I’ve been asked many times what I thought about E-V13, because the age and geographic distribution centered in the Balkans have some similarities with my own J2b-L283.
My answer has always been that this isn’t my research focus, but that eventually I would like to delve into E-V13.
While this article focuses on an analysis of E-Y20805, I want to ground the analysis of this younger, 2800 year old lineage with what can be determined about the geography of its E-V13 ancestor. This is especially important to do because E-Y20805 has only 7 geolocated samples on the YFull tree.
E-V13 in Five Minutes from YFull YTree
It doesn’t do justice to the research of prolific E-V13 to say it only takes five minutes to fully understand and evaluate its likely origins. Instead I’m providing a very high level overview of some readily quantifiable statistics that provide some initial quantitative insight.
For those wishing to go further, I encourage them take into account other data that is not necessarily limited to an analysis of geolocated samples on the YFull YTree that I present here.
The oldest ancient sample from the YFull YTree is LIB11 from 1500 ybp from Jihomoravsky kraj of Czechia.
The next nine oldest samples are all from Hungary with the oldest being about 1300 years old. They are from the Hun Avar study – “Whole genome analysis sheds light on the genetic origin of Huns, Avars and conquering Hungarians (Jan 2022)”
There is also a sample from Rome, R107, about 1250 years old.
I don’t know if there are any older E-V13 ancient samples of lower resolution that could not be added to the YFull YTree. I have heard that the oldest sample is Iron Age SCY197 from Moldova and buried in a Scythian archaeological context.
The place where most E-V13 trace their male line to per capita are the Balearic Islands of Spain. This is mostly due to a founder effect where 8 / 10 of the E-V13 men who used this geocode descend from one man who lived about 300 years ago, E-Y33577.
The local maximum of E-V13 that is more likely to reflect the true origin, or a place nearer to it, is north-central Albania and the western half of North Macedonia.
E-V13 compared to J2b-L283
Just taking into account the easy to find data from the YFull YTree I created the following table comparing E-V13 to J2b-L283. We hope to glean whatever useful information we can in the absence of high resolution Bronze or Iron Age E-V13 samples on the YFull YTree as of v10.04.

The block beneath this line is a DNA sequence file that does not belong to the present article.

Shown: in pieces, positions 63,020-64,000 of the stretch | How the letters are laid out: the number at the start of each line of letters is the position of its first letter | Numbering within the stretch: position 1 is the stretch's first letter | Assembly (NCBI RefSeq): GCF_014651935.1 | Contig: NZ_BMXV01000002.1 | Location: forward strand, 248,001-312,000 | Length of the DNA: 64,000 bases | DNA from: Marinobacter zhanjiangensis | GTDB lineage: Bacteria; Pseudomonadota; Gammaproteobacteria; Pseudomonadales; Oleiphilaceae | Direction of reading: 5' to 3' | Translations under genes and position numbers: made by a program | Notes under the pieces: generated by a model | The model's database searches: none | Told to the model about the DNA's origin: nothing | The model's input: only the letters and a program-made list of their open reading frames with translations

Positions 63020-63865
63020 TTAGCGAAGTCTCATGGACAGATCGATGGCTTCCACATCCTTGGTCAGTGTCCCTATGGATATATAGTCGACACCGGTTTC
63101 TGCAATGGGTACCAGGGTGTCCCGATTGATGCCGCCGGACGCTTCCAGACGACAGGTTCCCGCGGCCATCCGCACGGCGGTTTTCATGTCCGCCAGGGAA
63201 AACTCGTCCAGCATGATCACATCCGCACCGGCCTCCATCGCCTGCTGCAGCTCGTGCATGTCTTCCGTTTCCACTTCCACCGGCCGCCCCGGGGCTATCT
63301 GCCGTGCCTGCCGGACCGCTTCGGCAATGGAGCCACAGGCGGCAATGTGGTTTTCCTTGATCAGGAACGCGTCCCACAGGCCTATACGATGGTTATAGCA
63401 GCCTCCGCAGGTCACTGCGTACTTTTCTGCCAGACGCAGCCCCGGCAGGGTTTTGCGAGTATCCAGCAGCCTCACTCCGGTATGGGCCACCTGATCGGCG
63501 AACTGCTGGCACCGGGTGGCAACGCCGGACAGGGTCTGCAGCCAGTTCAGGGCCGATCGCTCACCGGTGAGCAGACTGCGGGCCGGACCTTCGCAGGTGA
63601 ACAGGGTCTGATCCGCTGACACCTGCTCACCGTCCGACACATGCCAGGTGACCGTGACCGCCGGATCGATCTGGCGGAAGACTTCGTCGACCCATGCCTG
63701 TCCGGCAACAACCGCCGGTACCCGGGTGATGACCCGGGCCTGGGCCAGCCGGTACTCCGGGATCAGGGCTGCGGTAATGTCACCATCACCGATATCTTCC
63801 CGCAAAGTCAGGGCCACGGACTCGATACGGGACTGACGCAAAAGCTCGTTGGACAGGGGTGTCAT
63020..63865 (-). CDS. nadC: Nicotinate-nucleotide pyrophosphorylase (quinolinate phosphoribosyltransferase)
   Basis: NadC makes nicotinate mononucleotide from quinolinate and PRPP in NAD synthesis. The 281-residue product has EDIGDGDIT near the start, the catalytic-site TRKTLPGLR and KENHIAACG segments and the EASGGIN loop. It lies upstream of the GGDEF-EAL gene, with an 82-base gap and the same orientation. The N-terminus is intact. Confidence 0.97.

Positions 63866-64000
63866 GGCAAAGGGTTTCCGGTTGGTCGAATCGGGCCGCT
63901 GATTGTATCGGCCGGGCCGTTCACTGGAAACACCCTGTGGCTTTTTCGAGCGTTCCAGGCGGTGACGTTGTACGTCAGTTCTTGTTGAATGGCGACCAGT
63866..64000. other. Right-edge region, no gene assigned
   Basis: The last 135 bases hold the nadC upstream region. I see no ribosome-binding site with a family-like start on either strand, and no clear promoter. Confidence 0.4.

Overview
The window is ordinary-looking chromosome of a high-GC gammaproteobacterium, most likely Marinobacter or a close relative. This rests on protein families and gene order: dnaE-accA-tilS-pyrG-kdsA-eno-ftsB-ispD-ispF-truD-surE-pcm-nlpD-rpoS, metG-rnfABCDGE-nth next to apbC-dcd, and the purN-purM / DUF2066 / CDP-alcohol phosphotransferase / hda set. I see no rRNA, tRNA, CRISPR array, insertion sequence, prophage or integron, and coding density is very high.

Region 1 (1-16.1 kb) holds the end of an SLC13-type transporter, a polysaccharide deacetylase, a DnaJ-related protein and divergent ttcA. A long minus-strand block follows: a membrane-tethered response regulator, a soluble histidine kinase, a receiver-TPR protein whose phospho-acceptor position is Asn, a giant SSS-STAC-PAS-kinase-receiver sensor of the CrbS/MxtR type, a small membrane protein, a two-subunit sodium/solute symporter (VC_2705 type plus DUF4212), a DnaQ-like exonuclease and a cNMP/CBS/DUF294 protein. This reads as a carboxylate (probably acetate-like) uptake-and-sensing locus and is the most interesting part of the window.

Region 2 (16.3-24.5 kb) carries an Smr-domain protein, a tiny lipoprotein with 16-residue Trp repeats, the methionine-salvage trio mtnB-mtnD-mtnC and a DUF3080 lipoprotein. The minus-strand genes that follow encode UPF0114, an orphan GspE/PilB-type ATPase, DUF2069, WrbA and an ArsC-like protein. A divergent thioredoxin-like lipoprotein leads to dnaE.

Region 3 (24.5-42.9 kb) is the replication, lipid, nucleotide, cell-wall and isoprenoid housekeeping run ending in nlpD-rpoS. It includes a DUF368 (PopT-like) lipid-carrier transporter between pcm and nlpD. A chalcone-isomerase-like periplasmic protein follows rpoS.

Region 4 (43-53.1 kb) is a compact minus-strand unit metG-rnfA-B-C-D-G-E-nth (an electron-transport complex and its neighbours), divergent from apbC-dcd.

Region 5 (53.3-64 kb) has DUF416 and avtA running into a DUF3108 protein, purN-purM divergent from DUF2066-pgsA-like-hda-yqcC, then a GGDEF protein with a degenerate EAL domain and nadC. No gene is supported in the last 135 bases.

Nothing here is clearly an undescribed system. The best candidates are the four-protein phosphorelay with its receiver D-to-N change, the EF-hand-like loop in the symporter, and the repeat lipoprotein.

* YFull only added 9 of the 17 E-V13 samples from the Hun Avar study to their tree. There were an additional 7 samples confirmed only to the level of E-L618+, some or many of which may actually be E-V13. Subsequent percentages computed as if all 17 confirmed E-V13 or 24 confirmed + probable E-V13 had been added to the YTree. I haven’t analyzed these 7 samples but they must be extremely low coverage to have no reliable calls for any of the 44 SNPs currently defining E-V13 on the YFull YTree.
† There may be ancient samples of lower resolution not on the YFull YTree
‡ Five of these six samples are very closely related to each other, J-Y86930, a likely Iapydes tribe member
Two notes regarding relative frequency map:
- Three of the seven E-V13 samples with MKD geocode descend from one man who lived just 100 years ago, J-BY83158. So the high intensity around North Macedonia may not be very reliable because the low number of data points.
- The area around Kosovo for both haplogroups might not be calculated correctly by Y Heatmap as I am told that most men who trace their male line to Kosovo decline to use the YFull regional code for the area because according to the ISO standard used, it presents Kosovo as a region within Serbia.
We see that E-V13 has a higher proportion of ancient samples found in the Hun Avar study vs total samples on the YFull YTree at 1.5% compared to J2b-L283’s 0.86%. However if all the confirmed and/or probable E-V13 Hun Avar samples had been added to the tree it becomes 2.9-4%. This is 3.4-4.6 times the Hun Avar rate we see with J2b-L283. This is one piece of circumstantial evidence suggesting that the E-V13 homeland might be closer to the Pannonian Basin than the J2b-L283 homeland.